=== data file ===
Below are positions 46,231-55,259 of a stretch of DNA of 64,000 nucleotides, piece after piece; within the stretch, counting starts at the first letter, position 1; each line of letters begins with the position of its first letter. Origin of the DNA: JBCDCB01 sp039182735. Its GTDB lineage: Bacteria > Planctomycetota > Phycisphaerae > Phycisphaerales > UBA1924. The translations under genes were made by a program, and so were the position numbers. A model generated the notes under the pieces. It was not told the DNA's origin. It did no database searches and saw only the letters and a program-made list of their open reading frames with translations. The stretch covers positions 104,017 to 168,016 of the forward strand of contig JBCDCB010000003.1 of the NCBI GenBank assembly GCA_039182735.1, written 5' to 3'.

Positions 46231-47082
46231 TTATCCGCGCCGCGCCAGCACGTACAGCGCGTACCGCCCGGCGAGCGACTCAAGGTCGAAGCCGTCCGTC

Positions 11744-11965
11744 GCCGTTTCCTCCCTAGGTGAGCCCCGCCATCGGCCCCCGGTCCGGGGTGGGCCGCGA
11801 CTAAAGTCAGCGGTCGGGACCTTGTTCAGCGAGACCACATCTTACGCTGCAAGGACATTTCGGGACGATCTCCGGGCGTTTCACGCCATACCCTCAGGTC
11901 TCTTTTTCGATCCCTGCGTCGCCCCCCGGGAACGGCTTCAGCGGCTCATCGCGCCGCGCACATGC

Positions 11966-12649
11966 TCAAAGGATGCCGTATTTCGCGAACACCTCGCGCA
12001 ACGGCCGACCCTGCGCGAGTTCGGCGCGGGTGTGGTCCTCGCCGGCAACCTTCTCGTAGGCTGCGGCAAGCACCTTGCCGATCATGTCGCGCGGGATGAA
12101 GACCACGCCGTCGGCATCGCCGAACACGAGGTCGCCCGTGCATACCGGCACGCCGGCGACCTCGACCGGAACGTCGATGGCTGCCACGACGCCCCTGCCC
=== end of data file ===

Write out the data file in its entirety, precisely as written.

Below are positions 46,231-55,259 of a stretch of DNA of 64,000 nucleotides, piece after piece; within the stretch, counting starts at the first letter, position 1; each line of letters begins with the position of its first letter. Origin of the DNA: JBCDCB01 sp039182735. Its GTDB lineage: Bacteria > Planctomycetota > Phycisphaerae > Phycisphaerales > UBA1924. The translations under genes were made by a program, and so were the position numbers. A model generated the notes under the pieces. It was not told the DNA's origin. It did no database searches and saw only the letters and a program-made list of their open reading frames with translations. The stretch covers positions 104,017 to 168,016 of the forward strand of contig JBCDCB010000003.1 of the NCBI GenBank assembly GCA_039182735.1, written 5' to 3'.

Positions 46231-47082
46231 TTATCCGCGCCGCGCCAGCACGTACAGCGCGTACCGCCCGGCGAGCGACTCAAGGTCGAAGCCGTCCGTC

Positions 11744-11965
11744 GCCGTTTCCTCCCTAGGTGAGCCCCGCCATCGGCCCCCGGTCCGGGGTGGGCCGCGA
11801 CTAAAGTCAGCGGTCGGGACCTTGTTCAGCGAGACCACATCTTACGCTGCAAGGACATTTCGGGACGATCTCCGGGCGTTTCACGCCATACCCTCAGGTC
11901 TCTTTTTCGATCCCTGCGTCGCCCCCCGGGAACGGCTTCAGCGGCTCATCGCGCCGCGCACATGC

Positions 11966-12649
11966 TCAAAGGATGCCGTATTTCGCGAACACCTCGCGCA
12001 ACGGCCGACCCTGCGCGAGTTCGGCGCGGGTGTGGTCCTCGCCGGCAACCTTCTCGTAGGCTGCGGCAAGCACCTTGCCGATCATGTCGCGCGGGATGAA
12101 GACCACGCCGTCGGCATCGCCGAACACGAGGTCGCCCGTGCATACCGGCACGCCGGCGACCTCGACCGGAACGTCGATGGCTGCCACGACGCCCCTGCCC